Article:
“Health professionals experienced many frustrations and contradictions in their experiences with obesity management, and at times questioned the notion of obesity as a disease. Being obese was often in itself not enough to receive health care. Health professionals in this study found it easier to work with individuals living with obesity when they also had another diagnosed chronic condition, such as diabetes or cardiovascular disease. They could then more confidently prescribe a specific treatment regime.”

As for policy makers,

“[One] policy maker questioned whether medical treatment for individuals living with obesity is necessary…. As an alternative to medicalizing obesity, the policy maker suggested addressing the issue of population health and using health promotion to support the majority of people who are not morbidly obese but are still struggling with weight problems.”

“Overall, individuals living with obesity sought validation for requiring support in a system that currently does not provide the support they need.”

Based on these findings, the authors note that,

“…our findings highlight the need to reframe the public debate on obesity. However, we suggest that rather than choosing one discourse over another (management vs. prevention; system vs. individual), we should engage aspects of both. This requires not only consideration of socioecological perspectives, but also a greater awareness among health professionals of the need to offer support, not advice.”

“Furthermore, relationships between patients and health care providers should be supportive (not blaming), recognizing the widespread prevalence of weight bias in society and working hard to challenge the stereotypes that dominate the discourse on body weight”

“It was also evident in the language and experiences provided by health care providers that training, resources, and support for weight management were a substantive part neither of their professional training nor of the health care system.”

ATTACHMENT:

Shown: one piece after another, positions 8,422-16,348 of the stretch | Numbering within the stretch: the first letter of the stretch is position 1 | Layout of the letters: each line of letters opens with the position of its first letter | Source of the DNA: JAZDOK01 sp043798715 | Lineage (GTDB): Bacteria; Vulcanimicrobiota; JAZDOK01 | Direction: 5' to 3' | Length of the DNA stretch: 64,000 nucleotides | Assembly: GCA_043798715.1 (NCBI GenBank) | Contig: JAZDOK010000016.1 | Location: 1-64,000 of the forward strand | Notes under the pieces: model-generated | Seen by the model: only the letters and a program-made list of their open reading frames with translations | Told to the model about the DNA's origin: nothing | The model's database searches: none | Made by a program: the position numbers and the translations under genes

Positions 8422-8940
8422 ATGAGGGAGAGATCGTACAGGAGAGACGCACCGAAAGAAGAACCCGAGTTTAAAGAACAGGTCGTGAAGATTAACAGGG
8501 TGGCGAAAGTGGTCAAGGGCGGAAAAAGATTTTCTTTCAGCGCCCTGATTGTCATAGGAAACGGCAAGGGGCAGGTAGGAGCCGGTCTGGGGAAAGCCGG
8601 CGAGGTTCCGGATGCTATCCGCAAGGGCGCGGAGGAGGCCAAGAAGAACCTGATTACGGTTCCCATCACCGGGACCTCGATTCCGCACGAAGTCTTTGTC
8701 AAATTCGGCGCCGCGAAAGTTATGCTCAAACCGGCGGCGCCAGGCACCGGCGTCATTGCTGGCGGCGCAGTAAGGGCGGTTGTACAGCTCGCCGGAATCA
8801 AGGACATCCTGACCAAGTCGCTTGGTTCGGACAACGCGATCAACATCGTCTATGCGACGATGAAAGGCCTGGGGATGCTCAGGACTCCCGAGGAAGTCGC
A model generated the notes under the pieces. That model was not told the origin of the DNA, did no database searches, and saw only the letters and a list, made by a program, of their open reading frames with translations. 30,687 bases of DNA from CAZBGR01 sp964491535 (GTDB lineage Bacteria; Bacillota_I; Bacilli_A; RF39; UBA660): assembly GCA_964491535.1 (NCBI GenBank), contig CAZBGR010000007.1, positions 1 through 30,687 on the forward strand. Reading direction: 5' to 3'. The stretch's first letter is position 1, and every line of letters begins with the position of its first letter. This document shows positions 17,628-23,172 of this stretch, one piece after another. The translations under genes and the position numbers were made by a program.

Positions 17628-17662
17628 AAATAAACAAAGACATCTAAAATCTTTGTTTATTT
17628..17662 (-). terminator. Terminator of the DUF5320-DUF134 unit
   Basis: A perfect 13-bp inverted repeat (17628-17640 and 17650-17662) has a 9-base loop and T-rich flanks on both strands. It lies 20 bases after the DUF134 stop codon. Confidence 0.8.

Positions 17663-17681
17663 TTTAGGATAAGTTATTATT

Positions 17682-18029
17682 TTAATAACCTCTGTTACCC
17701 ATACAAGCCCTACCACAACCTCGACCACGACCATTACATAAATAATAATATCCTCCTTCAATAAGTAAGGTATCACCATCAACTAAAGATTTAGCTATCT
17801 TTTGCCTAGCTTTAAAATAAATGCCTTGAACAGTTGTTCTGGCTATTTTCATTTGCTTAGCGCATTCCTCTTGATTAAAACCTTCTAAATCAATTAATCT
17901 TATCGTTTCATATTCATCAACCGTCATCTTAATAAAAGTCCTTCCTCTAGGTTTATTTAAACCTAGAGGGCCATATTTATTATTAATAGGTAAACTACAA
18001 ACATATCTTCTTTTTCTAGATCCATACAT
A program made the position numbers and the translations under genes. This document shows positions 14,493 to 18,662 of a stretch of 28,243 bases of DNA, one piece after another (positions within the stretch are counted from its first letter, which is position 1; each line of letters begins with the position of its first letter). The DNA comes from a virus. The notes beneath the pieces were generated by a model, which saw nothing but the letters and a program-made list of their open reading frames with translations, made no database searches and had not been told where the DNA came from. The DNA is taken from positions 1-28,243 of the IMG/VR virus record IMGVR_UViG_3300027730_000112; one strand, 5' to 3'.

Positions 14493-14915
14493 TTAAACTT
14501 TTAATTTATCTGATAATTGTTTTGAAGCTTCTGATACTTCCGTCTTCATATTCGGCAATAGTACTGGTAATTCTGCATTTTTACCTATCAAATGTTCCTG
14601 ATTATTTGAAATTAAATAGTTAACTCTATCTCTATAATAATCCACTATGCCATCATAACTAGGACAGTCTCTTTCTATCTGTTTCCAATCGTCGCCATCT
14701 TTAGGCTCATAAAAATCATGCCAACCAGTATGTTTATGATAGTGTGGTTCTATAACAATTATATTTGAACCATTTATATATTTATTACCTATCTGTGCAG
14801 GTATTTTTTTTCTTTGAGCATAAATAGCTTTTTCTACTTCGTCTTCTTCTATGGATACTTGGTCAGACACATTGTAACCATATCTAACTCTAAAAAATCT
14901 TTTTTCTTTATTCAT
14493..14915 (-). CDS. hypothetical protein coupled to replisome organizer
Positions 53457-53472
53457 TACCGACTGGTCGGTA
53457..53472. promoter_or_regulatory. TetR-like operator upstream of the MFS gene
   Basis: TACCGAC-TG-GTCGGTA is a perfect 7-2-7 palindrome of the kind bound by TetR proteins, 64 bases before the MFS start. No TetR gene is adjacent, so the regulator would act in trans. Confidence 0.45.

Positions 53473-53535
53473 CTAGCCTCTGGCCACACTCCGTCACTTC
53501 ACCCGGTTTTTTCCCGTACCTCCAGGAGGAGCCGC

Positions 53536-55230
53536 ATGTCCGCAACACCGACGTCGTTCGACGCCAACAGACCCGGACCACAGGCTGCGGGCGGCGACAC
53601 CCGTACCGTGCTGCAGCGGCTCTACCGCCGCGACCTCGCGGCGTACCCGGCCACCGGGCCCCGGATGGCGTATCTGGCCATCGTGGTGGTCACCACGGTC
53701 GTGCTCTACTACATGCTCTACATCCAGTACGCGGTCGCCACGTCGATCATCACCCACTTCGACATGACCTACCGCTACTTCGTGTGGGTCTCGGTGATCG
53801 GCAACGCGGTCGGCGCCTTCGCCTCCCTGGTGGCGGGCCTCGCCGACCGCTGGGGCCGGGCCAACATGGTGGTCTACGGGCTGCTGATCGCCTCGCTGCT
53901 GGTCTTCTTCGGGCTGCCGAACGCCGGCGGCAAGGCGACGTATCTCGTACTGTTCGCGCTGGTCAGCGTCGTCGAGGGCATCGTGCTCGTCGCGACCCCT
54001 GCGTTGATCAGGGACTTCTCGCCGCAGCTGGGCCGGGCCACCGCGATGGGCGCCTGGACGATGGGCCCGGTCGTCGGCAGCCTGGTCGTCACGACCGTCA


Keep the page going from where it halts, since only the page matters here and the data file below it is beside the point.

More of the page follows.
To facilitate improved training of health professionals, the authors have developed the rich narratives obtained in this study into a dramatic presentation, depicting the relationship between a health professional and an individual living with obesity.

This narrative can be viewed here.

For interviews with the researchers – click here.

Clearly, it is work like this that is essential to understanding the current discourse (or rather lack of it) about obesity and finding strategies that do justice to those living with obesity.

There is simply no room for “shame and blame” in such a discourse.

@DrSharma
Edmonton, AB

ResearchBlogging.orgKirk SF, Price SL, Penney TL, Rehman L, Lyons RF, Piccinini-Vallis H, Vallis TM, Curran J, & Aston M (2014). Blame, Shame, and Lack of Support: A Multilevel Study on Obesity Management. Qualitative health research PMID: 24728109

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Tuesday, April 15, 2014

Energetic Offerings From Alabama

David Allison, PhD, Distinguished Professor, University of Alabama

David Allison, PhD, Distinguished Professor, University of Alabama

This week, I am paying a brief visit to my friend and colleague David Allison at the University of Alabama at Birmingham (UAB).

To those working in the field, David needs no introduction. He is certainly one of the most prolific researchers with hundreds of high-ranking papers covering an astonishing array of topics.

As some readers may recall, David was also instrumental in helping us validate the Edmonton Obesity Staging System in the NHANES population.

During my visit I will have the opportunity of meeting with several of his esteemed colleagues and will certainly leave with a number of stimulating insights into the obesity work happening here in Birmingham.

These are delivered weekly from David’s group in a compilation fittingly called Obesity and Energetics Offerings from the UAB Nutrition & Obesity Research Centre (NORC) – to subscribe to this newsletter click here.

@DrSharma
Birmingham, AL

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Diabetics in most need of bariatric surgery, university study finds

Oct. 18, 2013 – Ottawa Citizen: "Encouraging more men to consider bariatric surgery is also important, since it's the best treatment and can stop diabetic patients from needing insulin, said Dr. Arya Sharma, chair in obesity research and management at the University of Alberta." Read article